I moved from Johannesburg to the Eastern Cape in 2019 and having ridden motorcycles most of my life, it was with great excitement, that I was looking forward to cruising around on my Harley and gaping at the wondrous scenery that the area has to offer.
It soon became very apparent that there were much more spectacular experiences to be had off the blacktop and other than an open smooth road, the Harley was going to limit my adventures immensely. “Horses for courses” I agree, but the wild child spirit inside this not so spring chicken was never going to be satisfied with just that!
So with the onset of Covid in 2020 and international travel bans and restrictions, I decided that it was time to start putting my money where my mouth is and exploring my “back yard”.
With that decision made, I went out and purchased a BMW F750GS. I thought at 1,68m and not the biggest of builds I was way vertically challenged to be riding a heavy adventure bike (yes the 750 is still over 200kg) but then “how hard can it be right ?” Well no! It isn’t hard if you know what you are doing and even though I have ridden scramblers (or “plastics”) when I lived in Dubai this was a whole different bucket of bolts – as I soon discovered.
To orientate myself with my new baby I decided to take it for a short ride offroad on the gravel roads and farm roads close to Oyster Bay. First mistake – riding alone but as I live alone I didn’t have much choice in the matter! So off I go and a little into the ride I took what I soon discovered was a wrong turn and ended up on private land and the farmer's driveway pretty much! Realising my error, I attempted a U-turn on the gravel bumpy road, lost my balance and went down hurting my thumb and snapping my brake lever. All the while I was not aware the farmer and his family were watching this. I attempted to lift the bike – cluelessly – and just get back on and sneak away. This was not happening – try as I might to lift over 200kg of dead weight. Nope!
So I knew I had to go seek help. The farmer came out of his property and once I removed my helmet and he realized I was a girl he was a little bit more friendly. I apologized profusely for trespassing and explained what happened and he then came over on his quad bike and helped me get back on my way.
Why am I rambling about this you ask? It's simple! I made so many mistakes that day unknown to me at the time that it subsequently hurt my confidence and instilled a fear of the bike. I was dejected and sore on top of it. I reached an epiphany that if I don’t overcome this fear I will never get on that bike again. It was then that I came across SA Adventure’s advertisement for their training course.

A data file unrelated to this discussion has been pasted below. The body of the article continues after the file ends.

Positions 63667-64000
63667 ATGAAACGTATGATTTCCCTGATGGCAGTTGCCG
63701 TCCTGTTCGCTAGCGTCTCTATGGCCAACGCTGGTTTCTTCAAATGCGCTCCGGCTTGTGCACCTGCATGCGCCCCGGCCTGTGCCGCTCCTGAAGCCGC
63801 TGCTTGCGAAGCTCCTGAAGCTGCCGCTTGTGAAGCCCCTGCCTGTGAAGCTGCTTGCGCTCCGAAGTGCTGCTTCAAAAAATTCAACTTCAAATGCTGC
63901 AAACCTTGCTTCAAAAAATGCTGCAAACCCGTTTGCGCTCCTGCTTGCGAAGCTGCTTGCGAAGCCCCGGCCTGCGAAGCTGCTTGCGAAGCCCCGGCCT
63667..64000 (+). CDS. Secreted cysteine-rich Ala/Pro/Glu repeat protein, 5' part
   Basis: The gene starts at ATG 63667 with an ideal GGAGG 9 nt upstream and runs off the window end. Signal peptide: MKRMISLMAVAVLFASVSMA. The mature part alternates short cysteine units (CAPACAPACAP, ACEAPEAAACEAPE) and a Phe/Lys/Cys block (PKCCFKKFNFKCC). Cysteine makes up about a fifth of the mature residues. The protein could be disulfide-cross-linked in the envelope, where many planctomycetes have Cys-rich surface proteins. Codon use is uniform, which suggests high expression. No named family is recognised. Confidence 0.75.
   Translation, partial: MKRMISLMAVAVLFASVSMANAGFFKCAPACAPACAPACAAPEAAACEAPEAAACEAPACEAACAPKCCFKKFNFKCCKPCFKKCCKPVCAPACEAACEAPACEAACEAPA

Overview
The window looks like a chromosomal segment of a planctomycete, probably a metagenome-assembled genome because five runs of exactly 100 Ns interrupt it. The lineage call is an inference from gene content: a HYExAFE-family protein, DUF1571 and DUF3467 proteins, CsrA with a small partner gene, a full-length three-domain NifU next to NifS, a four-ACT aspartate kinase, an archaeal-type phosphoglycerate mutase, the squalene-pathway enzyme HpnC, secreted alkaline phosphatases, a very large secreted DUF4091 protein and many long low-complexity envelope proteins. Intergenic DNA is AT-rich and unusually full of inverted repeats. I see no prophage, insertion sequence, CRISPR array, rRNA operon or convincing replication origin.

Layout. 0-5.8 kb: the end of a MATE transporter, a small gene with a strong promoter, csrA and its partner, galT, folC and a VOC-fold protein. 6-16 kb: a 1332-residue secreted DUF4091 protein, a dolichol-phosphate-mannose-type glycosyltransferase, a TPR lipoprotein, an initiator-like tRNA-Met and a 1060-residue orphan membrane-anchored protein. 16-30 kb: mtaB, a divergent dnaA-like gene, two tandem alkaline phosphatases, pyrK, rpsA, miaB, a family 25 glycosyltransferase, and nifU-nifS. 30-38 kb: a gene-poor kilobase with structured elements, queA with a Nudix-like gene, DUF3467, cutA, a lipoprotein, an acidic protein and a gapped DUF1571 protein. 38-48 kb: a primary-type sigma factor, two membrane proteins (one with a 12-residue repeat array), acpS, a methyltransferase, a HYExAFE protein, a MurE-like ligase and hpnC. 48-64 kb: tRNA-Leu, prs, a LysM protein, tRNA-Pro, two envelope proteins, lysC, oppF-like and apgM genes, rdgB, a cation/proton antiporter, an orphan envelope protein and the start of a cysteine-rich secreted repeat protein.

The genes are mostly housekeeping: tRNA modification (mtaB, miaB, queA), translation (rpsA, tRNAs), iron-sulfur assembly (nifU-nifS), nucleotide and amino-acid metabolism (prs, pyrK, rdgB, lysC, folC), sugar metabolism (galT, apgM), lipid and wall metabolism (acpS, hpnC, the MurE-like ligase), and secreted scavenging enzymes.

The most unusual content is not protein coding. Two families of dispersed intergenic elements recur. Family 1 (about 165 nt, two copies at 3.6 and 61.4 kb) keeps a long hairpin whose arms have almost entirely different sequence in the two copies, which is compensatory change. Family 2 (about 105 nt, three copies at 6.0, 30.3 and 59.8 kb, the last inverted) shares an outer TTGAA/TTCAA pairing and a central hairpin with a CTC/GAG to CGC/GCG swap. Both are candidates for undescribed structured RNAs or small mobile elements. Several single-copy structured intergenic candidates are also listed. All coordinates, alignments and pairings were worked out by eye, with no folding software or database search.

Facilitated by SA Adventure the training course is based at the property of Boulders SA Riding Academy which is hosted and run by International BMW Motorrad accredited instructor Mike Grimsted and his lovely wife Nadine. I signed up and booked my spot in January this year.
Boulders is situated close to Fouriesburg not far from Clarens and the Lesotho Border. So prior to arrival I called Mike to check which was the best route to travel given the conditions of the road and that I would be towing my bike on a trailer and if he had ample space to park the trailer etc. During the conversation, I threw in that I am now petrified of the bike and the height and that I dropped it as a result etc. His response “There is a reason why you dropped it and I will prove it to you and if your feet can touch the footpegs you are fine.
The training course offered by SA Adventure is over a weekend Friday to Sunday. Upon arrival on the Friday, there is a meet and greet and mirrors and screens are removed from the bikes (which I watched with a racing mind wondering what I had signed up for) and then a theory session before a delicious dinner made by Nadine.
Upon arrival at the venue I noticed a jar on the counter labelled “Cement” I did not pay too much attention to it at the time but the reason for it being there became very apparent on the Saturday and main day of training.
It’s an early start and a physically, mentally demanding and challenging day. After all, this is why you make this investment in yourself is it not!
Mike sets off with some simple “get to know your bike” orientation exercises which involves balancing the bike, walking the bike, moving around the bike and gradually builds up the ante to riding tight turns while standing on one side of the bike only or an arm in the air or on one knee on the saddle. All at a very slow speed.
Then we move on to learning how adjusting your body angle and moving hips can turn and manoeuvre the bike with little need for input on the bars. Correct braking and clutch use when to use ABS and when not and why. How to correctly pick up the bike when you have fallen. It's all covered.